Summer Heat Means Watching Cattle for Stress

Water availability is the most important step.

With temperatures hitting the 90-degree or higher mark, cattle producers need to take steps to ward off heat stress in their herds, says Terry Mader, University of Nebraska-Lincoln beef specialist in Concord.

In those situations, it's important producers make sure their cattle have plenty of water, says Mader. "Cattle do not handle heat stress as well as humans," he adds. "Sunny days with temperatures above the mid-80s can be stressful, particularly if there is no wind and humidity is above 50% or high due to a recent rainfall."

Water is probably the best avenue to dissipate heat. "The cattle don't have to be thirsty, but as cattle drink water and pass it through their body, it removes a lot of heat in the process."

Cattle normally take in about 5 to 6 gallons of water per day. However, when temperatures rise, that amount can double or even triple.

"When there is competition for water, it creates problems because the dominant animals will occupy waterer space and not allow other animals access."

In an emergency, cattle can be sprayed with water to cool them down. However, once producers do that, they need to continue spraying. Spraying cattle with water will allow the animal to rapidly dissipate heat through evaporative cooling processes but this may limit the animal's ability to adapt to the heat.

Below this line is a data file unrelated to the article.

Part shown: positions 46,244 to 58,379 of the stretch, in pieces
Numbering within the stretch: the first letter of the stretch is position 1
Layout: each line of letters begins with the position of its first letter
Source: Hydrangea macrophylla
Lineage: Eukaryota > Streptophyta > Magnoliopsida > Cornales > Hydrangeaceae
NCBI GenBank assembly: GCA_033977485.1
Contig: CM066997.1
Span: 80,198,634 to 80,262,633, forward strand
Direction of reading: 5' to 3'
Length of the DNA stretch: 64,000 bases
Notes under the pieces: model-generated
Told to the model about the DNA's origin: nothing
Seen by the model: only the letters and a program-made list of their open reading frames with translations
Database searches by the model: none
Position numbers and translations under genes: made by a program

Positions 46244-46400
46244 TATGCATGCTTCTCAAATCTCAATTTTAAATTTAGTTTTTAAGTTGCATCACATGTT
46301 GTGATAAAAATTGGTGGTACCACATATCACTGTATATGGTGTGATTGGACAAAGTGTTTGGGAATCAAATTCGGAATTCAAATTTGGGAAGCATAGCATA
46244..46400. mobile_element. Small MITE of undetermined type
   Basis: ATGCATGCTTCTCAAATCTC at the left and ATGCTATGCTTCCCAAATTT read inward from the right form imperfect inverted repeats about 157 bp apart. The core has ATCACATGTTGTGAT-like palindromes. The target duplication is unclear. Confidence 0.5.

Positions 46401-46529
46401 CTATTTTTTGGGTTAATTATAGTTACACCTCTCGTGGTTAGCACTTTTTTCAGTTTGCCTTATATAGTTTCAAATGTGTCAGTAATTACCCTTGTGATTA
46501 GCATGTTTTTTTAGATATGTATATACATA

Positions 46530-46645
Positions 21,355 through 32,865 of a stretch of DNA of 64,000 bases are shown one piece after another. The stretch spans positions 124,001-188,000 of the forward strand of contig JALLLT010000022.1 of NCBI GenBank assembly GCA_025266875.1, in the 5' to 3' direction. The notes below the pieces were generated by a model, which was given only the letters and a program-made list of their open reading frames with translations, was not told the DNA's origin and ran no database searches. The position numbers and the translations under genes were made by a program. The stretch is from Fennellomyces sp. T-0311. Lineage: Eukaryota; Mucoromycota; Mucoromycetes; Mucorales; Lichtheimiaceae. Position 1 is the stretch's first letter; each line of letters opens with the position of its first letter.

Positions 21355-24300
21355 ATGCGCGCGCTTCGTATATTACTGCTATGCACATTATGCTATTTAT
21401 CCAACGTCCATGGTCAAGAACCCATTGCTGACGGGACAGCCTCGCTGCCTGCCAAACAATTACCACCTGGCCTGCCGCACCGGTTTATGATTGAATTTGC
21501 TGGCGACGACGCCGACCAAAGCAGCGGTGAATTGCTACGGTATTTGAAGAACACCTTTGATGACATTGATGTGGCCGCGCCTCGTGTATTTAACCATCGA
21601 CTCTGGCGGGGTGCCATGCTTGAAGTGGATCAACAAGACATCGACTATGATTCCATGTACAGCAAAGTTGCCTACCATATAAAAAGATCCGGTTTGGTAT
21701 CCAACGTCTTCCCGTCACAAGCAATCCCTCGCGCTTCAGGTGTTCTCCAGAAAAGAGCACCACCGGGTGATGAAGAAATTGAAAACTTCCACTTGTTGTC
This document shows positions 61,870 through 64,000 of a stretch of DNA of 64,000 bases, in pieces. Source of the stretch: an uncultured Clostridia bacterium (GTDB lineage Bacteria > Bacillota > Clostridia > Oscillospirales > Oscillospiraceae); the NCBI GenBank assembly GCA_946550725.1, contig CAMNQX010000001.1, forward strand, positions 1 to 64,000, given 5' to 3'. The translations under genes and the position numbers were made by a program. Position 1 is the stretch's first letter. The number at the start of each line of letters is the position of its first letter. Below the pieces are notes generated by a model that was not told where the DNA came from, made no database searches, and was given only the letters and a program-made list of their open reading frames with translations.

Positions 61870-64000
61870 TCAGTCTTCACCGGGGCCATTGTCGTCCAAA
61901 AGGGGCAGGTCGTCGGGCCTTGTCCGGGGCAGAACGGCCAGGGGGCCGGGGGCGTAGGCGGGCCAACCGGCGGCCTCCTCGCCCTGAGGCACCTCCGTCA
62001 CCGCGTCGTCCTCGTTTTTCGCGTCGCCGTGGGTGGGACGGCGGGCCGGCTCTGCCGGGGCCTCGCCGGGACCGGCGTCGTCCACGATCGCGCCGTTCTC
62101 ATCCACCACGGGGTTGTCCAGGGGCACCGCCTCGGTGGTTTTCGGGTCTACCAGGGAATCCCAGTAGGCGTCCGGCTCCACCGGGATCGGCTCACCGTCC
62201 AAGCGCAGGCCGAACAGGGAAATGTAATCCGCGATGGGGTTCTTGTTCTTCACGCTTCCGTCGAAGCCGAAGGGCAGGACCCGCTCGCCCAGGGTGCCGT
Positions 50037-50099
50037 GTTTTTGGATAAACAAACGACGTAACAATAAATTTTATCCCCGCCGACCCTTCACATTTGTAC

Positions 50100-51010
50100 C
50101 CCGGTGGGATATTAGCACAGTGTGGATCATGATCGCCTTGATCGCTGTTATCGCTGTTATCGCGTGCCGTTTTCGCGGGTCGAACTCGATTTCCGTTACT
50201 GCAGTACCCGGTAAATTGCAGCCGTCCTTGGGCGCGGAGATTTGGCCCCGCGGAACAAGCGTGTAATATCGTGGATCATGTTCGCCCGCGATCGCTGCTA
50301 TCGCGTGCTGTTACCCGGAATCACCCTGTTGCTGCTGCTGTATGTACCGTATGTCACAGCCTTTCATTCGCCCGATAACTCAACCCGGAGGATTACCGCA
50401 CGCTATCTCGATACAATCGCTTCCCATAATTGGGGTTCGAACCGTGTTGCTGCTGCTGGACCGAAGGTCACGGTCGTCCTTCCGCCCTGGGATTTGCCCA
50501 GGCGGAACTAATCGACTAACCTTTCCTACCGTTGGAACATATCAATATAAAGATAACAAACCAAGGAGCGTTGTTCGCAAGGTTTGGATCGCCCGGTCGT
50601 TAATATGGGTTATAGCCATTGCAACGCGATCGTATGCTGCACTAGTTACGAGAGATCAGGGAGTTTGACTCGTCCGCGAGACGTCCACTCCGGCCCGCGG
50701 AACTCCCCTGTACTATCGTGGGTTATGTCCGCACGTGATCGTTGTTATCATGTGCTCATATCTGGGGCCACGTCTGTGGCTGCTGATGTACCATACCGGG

Producers also should have an emergency plan in case water supplies are low or cut off, Mader adds.

In addition, producers should avoid handling cattle when it's hot and never after 10 a.m. Cattle body temperatures can rise 0.5 to 3.5 degrees during handling.

Also, producers should feed cattle most of the day's feed several hours after the day's peak temperature in the late afternoon or evening. Avoid filling cattle up with feed late in the morning when added heat generated by digestion will peak around the hottest time of the day.

Cattle yards also should be inspected so there aren't any structures that restrict airflow. Cutting down vegetation around pens and moving cattle away from windbreaks can all help. Building earth mounds in pens also can increase airflow by preventing cattle from bunching together.

Hide comments

Comments

  • Allowed HTML tags: <em> <strong> <blockquote> <br> <p>

Plain text

  • No HTML tags allowed.
  • Web page addresses and e-mail addresses turn into links automatically.
  • Lines and paragraphs break automatically.
Publish